Worm Breeder's Gazette 11(4): 84

These abstracts should not be cited in bibliographies. Material contained herein should be treated as personal communication and should be cited as such only with the consent of the author.

mig-10 is Not Cell Autonomous

Jim Manser

The mig-10(ct41)III mutation affects embryonic migration of CAN, ALM,
HSN, and the ccL mother cells, as well as outgrowth of the posterior 
excretory canals [Manser and Wood Dev.  Genet.  11: 49-64 (1990)] .  
In a noncomplementation screen with ct41, I have isolated a second, 
phenotypically-less-severe, mig-10 allele (as well as several unc-36 
alleles, which are available upon request).
I am currently performing a mosaic analysis of mig-10 using ncl-1 
mig-10(ct41);qDp3 and sDp3(111,f) strains.  To 
date, I have focused on the incomplete outgrowth of the posterior 
excretory canals (pec's) exhibited by mig-10(ct41) because 1) unlike 
other ct41 phenotypes, it is completely penetrant and 2) both the 
excretory canal phenotype and the excretory (exc) cell genotype (i.e., 
Nc1 phenotype) can be reliably scored using DIC optics (the pec's are 
cytoplasmic processes of the exc cell).
Among 34 mosaics exhibiting mutant (shortened) pec's, 27 had mig-10(
ct41) [=mig-10(-)] exc cells, and 7 had mig-10(+) exc cells.  Thus mig-
10(+) activity within the exc cell is not sufficient to effect normal 
canal outgrowth, suggesting that gene activity is required 
extrinsically.  The high percentage of mosaics exhibiting mig-10(-) 
exc cells suggests that the putative extrinsic focus (or foci) may be 
closely related to the exc cell (ABplpappaap).  Alternatively, gene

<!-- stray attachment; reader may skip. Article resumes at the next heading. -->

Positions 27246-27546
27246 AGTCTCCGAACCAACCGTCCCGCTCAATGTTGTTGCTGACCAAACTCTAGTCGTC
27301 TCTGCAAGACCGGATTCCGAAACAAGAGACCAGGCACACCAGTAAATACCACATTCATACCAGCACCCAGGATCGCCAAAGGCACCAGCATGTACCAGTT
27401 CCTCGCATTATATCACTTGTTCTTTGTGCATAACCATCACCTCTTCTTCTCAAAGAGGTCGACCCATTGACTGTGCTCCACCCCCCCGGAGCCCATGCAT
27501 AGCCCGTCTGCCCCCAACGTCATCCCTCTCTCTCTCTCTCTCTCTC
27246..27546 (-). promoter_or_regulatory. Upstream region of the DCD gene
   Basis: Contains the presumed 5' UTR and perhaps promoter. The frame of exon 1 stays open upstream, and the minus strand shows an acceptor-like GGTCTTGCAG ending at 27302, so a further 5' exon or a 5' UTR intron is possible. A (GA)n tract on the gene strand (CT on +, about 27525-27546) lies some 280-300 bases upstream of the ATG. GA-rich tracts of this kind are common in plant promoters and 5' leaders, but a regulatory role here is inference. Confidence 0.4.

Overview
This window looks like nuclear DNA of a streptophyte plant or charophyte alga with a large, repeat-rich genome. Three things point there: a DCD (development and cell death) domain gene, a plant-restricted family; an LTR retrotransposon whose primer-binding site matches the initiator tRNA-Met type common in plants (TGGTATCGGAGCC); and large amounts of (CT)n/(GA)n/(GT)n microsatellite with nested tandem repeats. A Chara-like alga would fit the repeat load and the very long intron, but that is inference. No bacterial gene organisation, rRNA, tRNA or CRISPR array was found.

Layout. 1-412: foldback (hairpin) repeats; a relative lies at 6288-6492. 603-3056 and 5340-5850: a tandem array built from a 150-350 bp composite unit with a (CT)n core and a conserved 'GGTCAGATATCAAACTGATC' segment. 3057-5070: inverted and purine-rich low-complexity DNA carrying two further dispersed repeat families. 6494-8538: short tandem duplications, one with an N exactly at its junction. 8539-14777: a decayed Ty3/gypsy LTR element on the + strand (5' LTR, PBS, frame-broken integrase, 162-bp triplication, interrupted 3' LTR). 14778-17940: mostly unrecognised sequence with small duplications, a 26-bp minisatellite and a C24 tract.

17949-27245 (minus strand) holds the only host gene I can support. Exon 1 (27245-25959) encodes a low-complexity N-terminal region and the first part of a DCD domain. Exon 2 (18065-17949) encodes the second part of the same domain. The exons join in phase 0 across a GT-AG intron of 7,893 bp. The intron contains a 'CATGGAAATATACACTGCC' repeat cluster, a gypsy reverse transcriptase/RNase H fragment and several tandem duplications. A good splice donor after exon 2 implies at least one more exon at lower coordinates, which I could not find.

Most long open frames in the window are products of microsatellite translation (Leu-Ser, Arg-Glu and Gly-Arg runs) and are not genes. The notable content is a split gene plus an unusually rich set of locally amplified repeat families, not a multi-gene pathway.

activity may be required in both the exc cell and external tissues.  
In nearly all of the 34 mosaics, Dp loss appeared to be confined to 
the AB lineage.
To investigate whether mig-10 activity is necessary within the exc 
cell, I am currently screening for mosaics with mig-10(-) cells that 
nevertheless exhibit normal pec outgrowth.  Identification of such 
mosaics would provide strong evidence against a role for mig-10 within 
the exc cell.  So far I have identified a single mosaic in which the 
outgrowth of pec's was significantly more extensive than in mig-10(
ct41), although still abnormal.  Identification of this mosaic 
confirms the existence of an extrinsic influence upon exc cell 
development in mig-10(ct41), but does not rule out the possibility 
that mig-10 activity might also be required within the exc cell.
In summary, my results suggest that mig-10 activity is required 
extrinsically for normal outgrowth of the pec's.  Current data suggest 
an AB-derived extrinsic focus, possibly hypodermis.  However, these 
data do not exclude the possibility that mig-10 activity within the 
exc cell might also be necessary.